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Why Londoners need to escape if they want to experience a white Christmas

Betway Casino looked at which countries are most likely to have a white Christmas with data which has been kept since 2009 in relation to white Christmases.

By LLM Reporters  |  December 20, 2021
Moscow in winter, Russia

We’re brought up to believe that it is snow that makes Christmas magical. As a child, the dream is to wake up on Christmas morning, look out of the windows and see fresh, untouched, snow. Films such as The Snowman ensure that the dream of snow is firmly embedded in our brains, but year after year we seem to be met with disappointment.

The problem is that, as adults, we hold on to our childlike dream of a white Christmas while ignoring all of the facts. As much as we may love to avoid it, the fact is that, for Londoners, a white Christmas is likely to remain nothing more than a dream. Are you ready to face up to reality and see why London isn’t best placed to give you a white Christmas? If so, then read on!

A distinct lack of snow

london
The last widespread white Christmas in the UK was in 2010, when 83 per cent of weather stations recorded snow on the ground

Now, we’re not ones for stating the obvious but, for a white Christmas, you’re going to need the snow to fall. The problem with London is that it just doesn’t seem to happen. At least not at Christmas anyway. Quite where the image of snow-covered rooftops and London streets comes from is a slight mystery as the data available shows that these things just don’t seem to happen.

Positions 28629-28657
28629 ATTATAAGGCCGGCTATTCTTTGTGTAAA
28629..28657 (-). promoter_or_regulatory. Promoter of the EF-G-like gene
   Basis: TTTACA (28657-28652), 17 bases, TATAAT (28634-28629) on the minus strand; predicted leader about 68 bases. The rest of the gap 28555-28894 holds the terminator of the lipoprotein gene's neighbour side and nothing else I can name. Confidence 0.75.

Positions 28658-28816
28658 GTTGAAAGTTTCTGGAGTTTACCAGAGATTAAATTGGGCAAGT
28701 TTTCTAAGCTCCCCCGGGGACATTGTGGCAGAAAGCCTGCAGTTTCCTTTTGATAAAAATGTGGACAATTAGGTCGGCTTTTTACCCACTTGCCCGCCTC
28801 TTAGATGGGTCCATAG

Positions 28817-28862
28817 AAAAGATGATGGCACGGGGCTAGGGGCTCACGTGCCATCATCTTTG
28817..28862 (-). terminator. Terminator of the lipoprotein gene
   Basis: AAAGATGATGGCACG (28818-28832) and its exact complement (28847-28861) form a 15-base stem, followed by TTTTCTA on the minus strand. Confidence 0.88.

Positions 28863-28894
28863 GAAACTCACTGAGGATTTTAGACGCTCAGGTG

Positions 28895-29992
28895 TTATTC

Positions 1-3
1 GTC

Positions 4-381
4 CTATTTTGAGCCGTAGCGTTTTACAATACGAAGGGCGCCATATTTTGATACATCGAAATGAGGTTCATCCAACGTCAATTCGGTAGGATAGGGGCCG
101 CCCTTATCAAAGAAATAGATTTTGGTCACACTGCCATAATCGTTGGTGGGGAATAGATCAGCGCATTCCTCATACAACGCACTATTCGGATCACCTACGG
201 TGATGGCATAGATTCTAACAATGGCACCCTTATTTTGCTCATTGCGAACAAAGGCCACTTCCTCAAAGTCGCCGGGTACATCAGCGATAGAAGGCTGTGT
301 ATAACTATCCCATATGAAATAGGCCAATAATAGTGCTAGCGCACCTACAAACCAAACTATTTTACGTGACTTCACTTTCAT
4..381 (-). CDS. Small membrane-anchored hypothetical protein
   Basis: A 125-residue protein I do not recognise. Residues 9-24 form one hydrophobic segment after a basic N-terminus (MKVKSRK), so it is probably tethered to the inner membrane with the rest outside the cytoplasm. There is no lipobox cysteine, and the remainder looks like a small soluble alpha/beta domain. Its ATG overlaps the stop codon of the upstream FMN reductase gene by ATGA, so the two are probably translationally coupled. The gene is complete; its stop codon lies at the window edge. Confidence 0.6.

Betway Casino looked at which countries are most likely to have a white Christmas with data, which has been kept since 2009 in relation to white Christmases. That is some 12 years come this year. Do you know what it shows? Perhaps now unsurprisingly, it shows that London has not experienced a single white Christmas since these records began. So, if you’re a Londoner and you’re wanting to experience the magic of a white Christmas, you may have to look elsewhere.

The white Christmas alternative

Tallinn
With an average of a whopping 20.5 days of snow per month, the cultural centre and capital of Estonia, Tallinn, is the best bet for your next city break if snow is what you’re after

If you’re determined to experience all that a white Christmas has to offer, the truth is that you’re going to have to broaden your horizons and get set to travel. While London may have proven a bit of a letdown, the great news is that there are plenty of cities to be explored that will allow you to live the white Christmas dream.

You only have to look at Moscow where there have been some nine white Christmases since 2009. Then there are the likes of Tallinn and Nur-Sultan that have racked up an impressive eight. You’ve then also got Reykjavik, Minsk, and Helsinki amongst many others. The options are almost endless, they just don’t include London!

The whitest Christmas

Vaduz in Liechtenstein
Vaduz in Liechtenstein has seen the most snowfall than any other capital city since 2009

If a light sprinkle of snow isn’t enough to encourage you to leave London for Christmas, maybe you need the draw of some serious snowfall? Perhaps you need somewhere where you can see snow in quantities that you’ve never even imagined possible?

If that’s the case, why not try Vaduz in Liechtenstein. The whitest of all Christmases there saw an impressive 254.8cm of snow cover the city. Then there’s Oslo which only last year saw an amazing 158.6cm cover the ground. While London maybe home, to experience a white Christmas, you’re going to have to look elsewhere.